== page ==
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Voters find their names missing from roll ahead of Zimbabwe election

The inspection of rolls has been marred by anomalies such as voters' names missing or voters not listed in their constituencies.
The inspection of rolls has been marred by anomalies such as voters' names missing or voters not listed in their constituencies.
Image: Lawrence Chimunhu

Some Zimbabwean voters who had previously registered have found their names missing from the voters’ rolls. This comes after Zimbabwe Electoral Commission (ZEC) opened the voters’ roll to be used for the 2023 election for public inspection.

The ZEC announced the voters’ roll will be open for inspection for five days. This was supposed to end today but has been extended until tomorrow.

The electoral body said voters could go to the polling stations where they were registered to inspect the rolls physically. Alternatively, voters could use their mobile phones to inspect the rolls.

The inspection of rolls has been marred by anomalies such as voters' names missing or voters not listed in their constituencies.

The main opposition party Citizens Coalition for Change (CCC) vice-president Welshman Ncube said his name was not on the roll.

“I went to check my name at the Burnside polling station where I always vote. I am not on that roll. I checked on the ZEC electronic roll and their system says my details cannot be found. This is in spite of the fact that when I last checked last month my name was there,” said Ncube.

CCC MP for Bulawayo Central Nicola Watson said her name was also not on the rolls.

The opposition and electoral watchdogs said the anomalies and mistakes in the rolls could negatively impact the general election in August.

The CCC wrote to the ZEC requesting an investigation into anomalies found in the rolls.

“We have noted serious anomalies in the voters’ roll laid out for inspection by the public. Registered voters who have been appearing on the biometric voters' roll online inspection platform are suddenly missing from the current online platforms and the voters roll under inspection seems not to be synchronised with the new delimitation boundaries. Resultantly, prospective voters have been displaced from their wards of residence,” read part of the letter.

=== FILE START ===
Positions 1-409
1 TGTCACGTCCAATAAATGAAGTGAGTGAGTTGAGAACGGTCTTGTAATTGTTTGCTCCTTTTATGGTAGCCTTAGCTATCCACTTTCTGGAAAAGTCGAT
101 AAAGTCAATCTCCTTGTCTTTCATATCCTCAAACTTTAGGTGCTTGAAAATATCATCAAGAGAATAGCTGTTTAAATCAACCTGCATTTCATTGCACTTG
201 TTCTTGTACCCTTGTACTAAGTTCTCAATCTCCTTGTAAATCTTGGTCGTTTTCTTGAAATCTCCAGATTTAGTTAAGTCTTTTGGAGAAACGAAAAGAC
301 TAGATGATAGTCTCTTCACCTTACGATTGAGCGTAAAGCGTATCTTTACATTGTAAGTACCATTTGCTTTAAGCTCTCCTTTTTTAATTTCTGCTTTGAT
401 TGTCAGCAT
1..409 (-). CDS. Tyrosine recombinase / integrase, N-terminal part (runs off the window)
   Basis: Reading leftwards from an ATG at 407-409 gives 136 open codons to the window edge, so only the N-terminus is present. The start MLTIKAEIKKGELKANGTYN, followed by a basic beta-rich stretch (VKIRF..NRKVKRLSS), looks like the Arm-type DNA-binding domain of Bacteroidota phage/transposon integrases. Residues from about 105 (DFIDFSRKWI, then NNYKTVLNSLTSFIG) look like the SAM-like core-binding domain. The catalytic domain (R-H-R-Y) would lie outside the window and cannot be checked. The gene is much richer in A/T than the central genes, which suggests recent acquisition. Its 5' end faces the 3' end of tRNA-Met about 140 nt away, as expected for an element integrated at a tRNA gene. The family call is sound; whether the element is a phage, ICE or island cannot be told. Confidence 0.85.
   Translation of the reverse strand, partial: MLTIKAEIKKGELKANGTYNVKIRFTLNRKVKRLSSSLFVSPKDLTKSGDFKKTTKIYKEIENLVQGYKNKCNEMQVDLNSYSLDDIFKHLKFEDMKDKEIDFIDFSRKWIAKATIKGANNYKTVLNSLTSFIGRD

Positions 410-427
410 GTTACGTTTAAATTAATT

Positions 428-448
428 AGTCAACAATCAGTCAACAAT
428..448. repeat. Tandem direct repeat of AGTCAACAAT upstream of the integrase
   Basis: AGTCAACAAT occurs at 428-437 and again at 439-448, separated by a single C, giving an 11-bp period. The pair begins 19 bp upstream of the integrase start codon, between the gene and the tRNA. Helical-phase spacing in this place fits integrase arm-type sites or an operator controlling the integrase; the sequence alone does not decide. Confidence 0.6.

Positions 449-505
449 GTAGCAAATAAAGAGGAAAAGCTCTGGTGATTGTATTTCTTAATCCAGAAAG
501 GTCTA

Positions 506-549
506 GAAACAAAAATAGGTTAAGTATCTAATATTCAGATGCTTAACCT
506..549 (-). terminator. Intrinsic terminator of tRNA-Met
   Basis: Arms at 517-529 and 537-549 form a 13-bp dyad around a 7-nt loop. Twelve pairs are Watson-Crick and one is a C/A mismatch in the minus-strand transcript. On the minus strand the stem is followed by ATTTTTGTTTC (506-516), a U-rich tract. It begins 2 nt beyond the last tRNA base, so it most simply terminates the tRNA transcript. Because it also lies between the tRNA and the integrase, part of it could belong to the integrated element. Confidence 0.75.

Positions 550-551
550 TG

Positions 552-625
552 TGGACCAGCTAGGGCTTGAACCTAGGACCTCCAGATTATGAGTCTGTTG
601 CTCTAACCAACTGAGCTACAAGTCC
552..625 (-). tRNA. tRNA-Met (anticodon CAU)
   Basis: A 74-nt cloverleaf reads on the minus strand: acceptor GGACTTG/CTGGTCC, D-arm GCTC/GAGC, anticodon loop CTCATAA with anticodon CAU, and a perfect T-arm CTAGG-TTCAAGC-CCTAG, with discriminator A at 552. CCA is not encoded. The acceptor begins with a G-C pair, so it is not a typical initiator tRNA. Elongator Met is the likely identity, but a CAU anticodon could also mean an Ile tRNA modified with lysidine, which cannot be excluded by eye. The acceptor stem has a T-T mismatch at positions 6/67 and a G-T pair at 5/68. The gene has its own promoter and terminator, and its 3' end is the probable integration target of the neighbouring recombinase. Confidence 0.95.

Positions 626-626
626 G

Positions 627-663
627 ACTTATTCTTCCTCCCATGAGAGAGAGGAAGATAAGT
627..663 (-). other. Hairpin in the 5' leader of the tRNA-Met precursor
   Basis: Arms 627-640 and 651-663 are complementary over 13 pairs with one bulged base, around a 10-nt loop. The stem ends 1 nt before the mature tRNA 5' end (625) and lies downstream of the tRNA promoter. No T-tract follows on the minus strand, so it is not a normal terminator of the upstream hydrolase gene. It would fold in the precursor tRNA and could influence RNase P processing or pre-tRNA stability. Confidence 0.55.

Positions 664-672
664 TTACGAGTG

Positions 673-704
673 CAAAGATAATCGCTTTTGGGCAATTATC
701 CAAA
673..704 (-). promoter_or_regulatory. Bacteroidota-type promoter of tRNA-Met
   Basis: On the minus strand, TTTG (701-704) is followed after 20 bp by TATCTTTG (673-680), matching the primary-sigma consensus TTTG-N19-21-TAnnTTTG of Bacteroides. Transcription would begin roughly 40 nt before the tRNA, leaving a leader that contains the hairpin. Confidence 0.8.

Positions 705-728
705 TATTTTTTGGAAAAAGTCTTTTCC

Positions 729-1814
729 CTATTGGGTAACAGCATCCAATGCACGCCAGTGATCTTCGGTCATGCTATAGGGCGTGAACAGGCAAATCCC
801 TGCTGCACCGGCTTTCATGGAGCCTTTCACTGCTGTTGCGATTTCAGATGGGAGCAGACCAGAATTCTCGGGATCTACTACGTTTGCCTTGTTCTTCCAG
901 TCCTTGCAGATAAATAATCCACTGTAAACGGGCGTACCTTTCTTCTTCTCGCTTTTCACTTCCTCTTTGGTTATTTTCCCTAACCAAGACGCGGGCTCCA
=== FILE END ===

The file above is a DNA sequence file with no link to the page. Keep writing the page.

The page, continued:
Zimbabwean lawyer and opposition politician David Coltart said it took him two days to find his name in the ZEC data base, but his name is not appearing at any polling station in his Bulawayo constituency.

“After almost two days of persistent searching I’ve finally established I’m still on the ZEC data base even if my name doesn’t appear at any polling station. I remain with the concern that my name may be removed and the only evidence I have of registration is the mobile phone screenshot that says I am registered at Hillside Bowling Club, where I am not in fact registered. In all my 40 years since returning to Zimbabwe I have never seen such chaos. I have the means to take time off work and drive around Bulawayo, but what about poor people who don’t have transport? This is utterly shameful and the ZEC should be reconstituted,” said Coltart.

The electoral body said it will rectify the anomalies in the voters’ roll, the state-owned The Herald newspaper reported, citing ZEC chief elections officer Utloile Silaigwana.

“Why does the ZEC take the voters’ roll to the people? It is because we want the voters themselves who are the owners of the voters’ roll to audit the roll by checking their names and their details. They should check whether they are placed in the correct polling station, ward and constituency. In the event there are anomalies detected by the voters, the ZEC will ensure they are corrected,” said Silaigwana.



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